For some time, it was heavily debated in which country Harvey made landfall, but after close analysis it was determined that Harvey crossed onto land just several miles north of the border in Texas. Regardless of landfall location, some considerable damage was done by the storm. In total, about $22 million (2017 USD) in losses were attributed to Harvey, particularly in Mexico. Fortunately, no fatalities were reported.
|Category 4 hurricane (SSHWS)|
|Duration||August 22 – August 31|
|Peak intensity||145 mph (230 km/h) (1-min) 932 mbar (hPa)|
The second tropical wave that exited the coast of Africa after the wave that became Hurricane Gert passed Cape Verde without much avail. Moving west into the central Main Development Region, thunderstorm activity gradually began to increase, fueled by above-average sea surface temperatures. The area of disturbed weather was soon invested by the National Hurricane Center and was given the invest number 98L. Changing course to the northwest, Invest 98L continued to become better organized at a steady state. A NASA Global Hawk unmanned aircraft investigated the system around midday on August 22, finding that the system has become a weak tropical depression with winds estimated at 30 mph, but a rather low pressure of 1000 millibar at 15:00 UTC. Strengthening at an unchanging rate, Tropical Depression Nine became Tropical Storm Irma 24 hours later, the ninth named cyclone of the season. After doing so, increasing shear resulting from nearby Hurricane Gert began to slow the intensification of the storm further, and it appeared that a weakening process would begin shortly. However, as Gert began to lose strength, the window for Irma to increase in intensity reopened. Two days later, it was reported that the tropical storm had become a hurricane based on satellite estimates. A central dense overcast (CDO) began to develop shortly after. Unexpectedly, a period of rapid strengthening began on August 26, catching many forecasters and computer models off guard. By the end of the day, the hurricane was a strong category 3 with winds of 125 mph. The pressure had dropped significantly to 954 mbar. Earlier, the maximum sustained winds were 80 mph; the pressure had lay stagnant at 977. Continuing to deepen, the storm reached category 4 status 6 hours later while situated to the northeast of the Lesser Antilles. Due to it's strength, severe swells were expected to slam coastal areas that were on the north side of the islands. Irma finally peaked at 09:00 UTC on August 28 with maximum 1-minute sustained winds reaching 145 mph and the pressure bottoming out at 932 mbar. After peak, the intensity began to regress as Irma turned on a northward path, east of Bermuda. By the next day, the major hurricane had weakened to a category 3. Losing intensity more rapidly after turning for one final time torwards the central Atlantic Ocean. Picking up in speed, Hurricane Irma became a powerful hurricane-force extratropical cyclone and began to deepen once more. However, as it was no longer tropical, the final advisory was issued by the National Hurricane Center at 21:00 UTC, August 31.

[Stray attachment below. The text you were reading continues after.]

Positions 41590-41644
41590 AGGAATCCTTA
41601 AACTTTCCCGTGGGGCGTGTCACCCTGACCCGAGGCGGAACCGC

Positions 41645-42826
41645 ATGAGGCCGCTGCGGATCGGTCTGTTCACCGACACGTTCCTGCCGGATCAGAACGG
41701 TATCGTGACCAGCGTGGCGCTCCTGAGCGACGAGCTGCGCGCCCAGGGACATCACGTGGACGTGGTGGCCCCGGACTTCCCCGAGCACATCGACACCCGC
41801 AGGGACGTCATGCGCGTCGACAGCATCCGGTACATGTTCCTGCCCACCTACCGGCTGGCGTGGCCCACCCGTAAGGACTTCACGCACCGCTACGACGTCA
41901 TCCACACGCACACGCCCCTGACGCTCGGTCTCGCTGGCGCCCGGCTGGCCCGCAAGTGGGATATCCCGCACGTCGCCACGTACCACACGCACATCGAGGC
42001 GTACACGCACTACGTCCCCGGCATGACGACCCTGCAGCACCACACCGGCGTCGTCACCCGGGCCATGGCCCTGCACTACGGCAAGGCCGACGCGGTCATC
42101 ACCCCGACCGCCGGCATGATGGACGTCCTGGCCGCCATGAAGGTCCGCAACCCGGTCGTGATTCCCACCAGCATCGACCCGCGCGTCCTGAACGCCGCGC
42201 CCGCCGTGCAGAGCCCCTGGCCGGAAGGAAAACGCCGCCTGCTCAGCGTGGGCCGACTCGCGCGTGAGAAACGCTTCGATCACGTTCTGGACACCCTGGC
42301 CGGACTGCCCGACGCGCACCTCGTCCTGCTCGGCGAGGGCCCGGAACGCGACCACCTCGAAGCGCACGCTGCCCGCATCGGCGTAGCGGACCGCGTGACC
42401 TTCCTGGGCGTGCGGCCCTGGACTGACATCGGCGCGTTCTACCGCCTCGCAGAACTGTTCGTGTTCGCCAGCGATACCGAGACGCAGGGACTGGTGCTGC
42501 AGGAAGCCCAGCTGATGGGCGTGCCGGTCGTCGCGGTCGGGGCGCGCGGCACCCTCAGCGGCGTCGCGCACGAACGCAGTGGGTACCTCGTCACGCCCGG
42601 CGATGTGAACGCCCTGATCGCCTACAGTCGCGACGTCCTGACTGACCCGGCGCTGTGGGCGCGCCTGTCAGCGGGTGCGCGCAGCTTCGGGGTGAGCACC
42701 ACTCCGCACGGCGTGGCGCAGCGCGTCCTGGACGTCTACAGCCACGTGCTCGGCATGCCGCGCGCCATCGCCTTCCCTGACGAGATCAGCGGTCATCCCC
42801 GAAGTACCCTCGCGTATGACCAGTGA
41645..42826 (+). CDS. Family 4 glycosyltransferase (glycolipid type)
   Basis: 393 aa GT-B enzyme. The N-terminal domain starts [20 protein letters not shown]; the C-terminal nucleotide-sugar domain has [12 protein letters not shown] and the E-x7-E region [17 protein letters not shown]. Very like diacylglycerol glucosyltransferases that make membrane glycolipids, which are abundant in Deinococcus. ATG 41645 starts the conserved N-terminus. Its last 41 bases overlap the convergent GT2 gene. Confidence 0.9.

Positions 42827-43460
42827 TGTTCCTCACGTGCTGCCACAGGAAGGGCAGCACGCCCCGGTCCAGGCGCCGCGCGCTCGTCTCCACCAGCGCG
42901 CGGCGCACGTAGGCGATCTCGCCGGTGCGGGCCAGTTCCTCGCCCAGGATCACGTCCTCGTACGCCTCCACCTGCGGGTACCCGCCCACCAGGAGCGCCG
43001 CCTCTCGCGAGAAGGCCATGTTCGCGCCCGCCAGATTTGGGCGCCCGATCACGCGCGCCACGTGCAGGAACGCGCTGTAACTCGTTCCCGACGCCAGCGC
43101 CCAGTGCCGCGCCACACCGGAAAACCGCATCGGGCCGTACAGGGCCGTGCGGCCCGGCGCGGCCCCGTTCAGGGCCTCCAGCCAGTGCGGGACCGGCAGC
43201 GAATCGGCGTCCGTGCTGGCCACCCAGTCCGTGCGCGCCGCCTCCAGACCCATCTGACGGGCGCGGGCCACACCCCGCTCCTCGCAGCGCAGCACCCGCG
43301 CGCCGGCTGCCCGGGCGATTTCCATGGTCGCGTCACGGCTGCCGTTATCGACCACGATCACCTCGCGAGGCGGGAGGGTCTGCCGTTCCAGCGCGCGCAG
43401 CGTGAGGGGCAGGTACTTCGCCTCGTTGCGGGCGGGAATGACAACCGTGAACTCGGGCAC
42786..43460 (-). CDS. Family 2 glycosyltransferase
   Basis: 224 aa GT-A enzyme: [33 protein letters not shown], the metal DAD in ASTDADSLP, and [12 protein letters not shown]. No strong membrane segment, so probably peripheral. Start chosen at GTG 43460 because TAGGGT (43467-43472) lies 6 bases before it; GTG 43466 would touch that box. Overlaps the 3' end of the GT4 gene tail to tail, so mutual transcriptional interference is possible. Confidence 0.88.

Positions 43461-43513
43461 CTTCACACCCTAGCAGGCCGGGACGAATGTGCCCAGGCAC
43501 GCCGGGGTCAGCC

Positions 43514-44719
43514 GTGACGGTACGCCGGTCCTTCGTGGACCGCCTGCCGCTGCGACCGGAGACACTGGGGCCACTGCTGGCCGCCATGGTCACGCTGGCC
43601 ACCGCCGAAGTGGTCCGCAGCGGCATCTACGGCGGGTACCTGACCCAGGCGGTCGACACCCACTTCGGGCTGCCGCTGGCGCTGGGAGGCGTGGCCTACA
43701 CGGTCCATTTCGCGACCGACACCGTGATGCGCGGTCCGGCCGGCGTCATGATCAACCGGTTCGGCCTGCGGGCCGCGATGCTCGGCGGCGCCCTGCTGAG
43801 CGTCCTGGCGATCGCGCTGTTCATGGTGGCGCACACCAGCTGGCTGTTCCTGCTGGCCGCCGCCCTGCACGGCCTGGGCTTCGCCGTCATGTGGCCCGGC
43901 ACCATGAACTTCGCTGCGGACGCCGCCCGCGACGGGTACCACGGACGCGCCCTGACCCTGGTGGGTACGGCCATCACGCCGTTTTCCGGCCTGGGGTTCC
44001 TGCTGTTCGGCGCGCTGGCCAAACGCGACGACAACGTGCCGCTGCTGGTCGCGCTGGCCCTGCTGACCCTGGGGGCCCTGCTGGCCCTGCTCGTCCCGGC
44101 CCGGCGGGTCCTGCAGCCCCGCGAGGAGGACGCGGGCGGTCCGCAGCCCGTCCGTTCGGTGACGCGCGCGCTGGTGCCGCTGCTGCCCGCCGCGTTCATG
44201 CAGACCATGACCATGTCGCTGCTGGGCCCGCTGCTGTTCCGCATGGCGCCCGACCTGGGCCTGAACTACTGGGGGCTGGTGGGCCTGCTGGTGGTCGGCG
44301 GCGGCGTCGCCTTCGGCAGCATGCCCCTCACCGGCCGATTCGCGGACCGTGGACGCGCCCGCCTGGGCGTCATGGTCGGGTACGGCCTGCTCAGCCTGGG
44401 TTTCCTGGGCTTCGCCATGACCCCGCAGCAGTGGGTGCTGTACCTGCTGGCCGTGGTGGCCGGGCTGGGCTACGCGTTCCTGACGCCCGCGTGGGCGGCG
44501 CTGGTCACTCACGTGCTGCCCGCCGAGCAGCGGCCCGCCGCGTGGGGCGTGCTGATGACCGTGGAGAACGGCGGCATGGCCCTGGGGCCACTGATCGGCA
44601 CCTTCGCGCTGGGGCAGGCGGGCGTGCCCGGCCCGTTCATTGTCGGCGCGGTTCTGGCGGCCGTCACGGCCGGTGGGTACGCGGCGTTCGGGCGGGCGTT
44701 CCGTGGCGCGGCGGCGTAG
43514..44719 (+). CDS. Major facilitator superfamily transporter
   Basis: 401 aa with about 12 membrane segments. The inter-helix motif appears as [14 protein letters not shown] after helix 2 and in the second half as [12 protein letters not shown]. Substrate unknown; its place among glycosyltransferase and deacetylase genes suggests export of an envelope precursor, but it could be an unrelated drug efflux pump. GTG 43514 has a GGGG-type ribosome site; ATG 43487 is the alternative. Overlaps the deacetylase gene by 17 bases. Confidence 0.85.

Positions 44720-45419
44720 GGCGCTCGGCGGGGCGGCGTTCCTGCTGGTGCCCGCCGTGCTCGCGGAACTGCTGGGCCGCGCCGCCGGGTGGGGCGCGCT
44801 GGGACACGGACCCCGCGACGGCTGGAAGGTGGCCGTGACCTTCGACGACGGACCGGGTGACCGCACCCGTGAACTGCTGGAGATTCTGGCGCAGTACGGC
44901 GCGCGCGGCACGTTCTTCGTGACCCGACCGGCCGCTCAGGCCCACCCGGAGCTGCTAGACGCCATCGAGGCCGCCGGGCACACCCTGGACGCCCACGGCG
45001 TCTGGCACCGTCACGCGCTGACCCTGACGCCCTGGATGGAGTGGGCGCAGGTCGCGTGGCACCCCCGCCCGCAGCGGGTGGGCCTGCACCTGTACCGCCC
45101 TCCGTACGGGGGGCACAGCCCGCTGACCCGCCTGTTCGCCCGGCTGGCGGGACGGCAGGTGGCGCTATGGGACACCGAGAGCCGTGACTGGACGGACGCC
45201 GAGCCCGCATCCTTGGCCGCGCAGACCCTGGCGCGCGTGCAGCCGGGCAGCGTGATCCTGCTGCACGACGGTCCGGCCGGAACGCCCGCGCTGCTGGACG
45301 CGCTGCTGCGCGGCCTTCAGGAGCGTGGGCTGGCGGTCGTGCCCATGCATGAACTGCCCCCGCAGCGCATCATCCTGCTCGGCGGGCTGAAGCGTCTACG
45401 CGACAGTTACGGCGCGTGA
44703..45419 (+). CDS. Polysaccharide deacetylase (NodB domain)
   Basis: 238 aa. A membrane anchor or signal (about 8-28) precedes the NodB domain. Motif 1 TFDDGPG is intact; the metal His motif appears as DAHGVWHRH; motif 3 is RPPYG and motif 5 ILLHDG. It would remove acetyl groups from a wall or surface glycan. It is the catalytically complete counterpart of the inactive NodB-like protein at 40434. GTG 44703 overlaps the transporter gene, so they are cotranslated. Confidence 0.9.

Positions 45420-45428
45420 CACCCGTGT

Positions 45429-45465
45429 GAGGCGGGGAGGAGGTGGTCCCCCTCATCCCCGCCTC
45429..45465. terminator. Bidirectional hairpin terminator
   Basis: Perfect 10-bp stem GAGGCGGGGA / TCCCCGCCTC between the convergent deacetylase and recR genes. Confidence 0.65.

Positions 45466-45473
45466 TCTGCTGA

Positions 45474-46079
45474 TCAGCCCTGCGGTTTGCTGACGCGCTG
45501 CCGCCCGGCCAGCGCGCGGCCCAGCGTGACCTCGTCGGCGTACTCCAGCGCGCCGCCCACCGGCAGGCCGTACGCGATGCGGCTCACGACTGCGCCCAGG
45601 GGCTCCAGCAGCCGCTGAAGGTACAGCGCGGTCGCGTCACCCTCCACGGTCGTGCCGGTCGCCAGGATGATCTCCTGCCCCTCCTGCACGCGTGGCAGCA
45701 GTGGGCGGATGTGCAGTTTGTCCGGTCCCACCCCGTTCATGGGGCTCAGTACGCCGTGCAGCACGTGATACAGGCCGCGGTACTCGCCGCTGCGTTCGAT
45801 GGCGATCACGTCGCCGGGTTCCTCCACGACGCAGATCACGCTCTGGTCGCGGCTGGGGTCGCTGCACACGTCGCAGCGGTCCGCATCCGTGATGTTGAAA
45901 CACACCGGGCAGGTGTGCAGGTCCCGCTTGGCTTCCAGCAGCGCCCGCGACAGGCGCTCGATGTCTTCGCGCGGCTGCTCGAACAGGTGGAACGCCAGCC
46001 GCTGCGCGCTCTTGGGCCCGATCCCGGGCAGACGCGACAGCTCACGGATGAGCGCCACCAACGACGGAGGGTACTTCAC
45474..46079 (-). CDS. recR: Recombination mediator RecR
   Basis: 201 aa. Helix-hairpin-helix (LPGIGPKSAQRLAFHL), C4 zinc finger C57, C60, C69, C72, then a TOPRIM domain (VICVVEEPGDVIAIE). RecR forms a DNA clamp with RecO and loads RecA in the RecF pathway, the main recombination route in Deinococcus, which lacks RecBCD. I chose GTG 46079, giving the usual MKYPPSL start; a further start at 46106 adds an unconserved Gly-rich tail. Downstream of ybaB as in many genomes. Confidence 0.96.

Rough waters from Irma claimed 3 lives, including 1 in Puerto Rico and 2 on the East Coast of the United States.
|Category 3 hurricane (SSHWS)|
|Duration||September 10 – September 18|
|Peak intensity||115 mph (185 km/h) (1-min) 965 mbar (hPa)|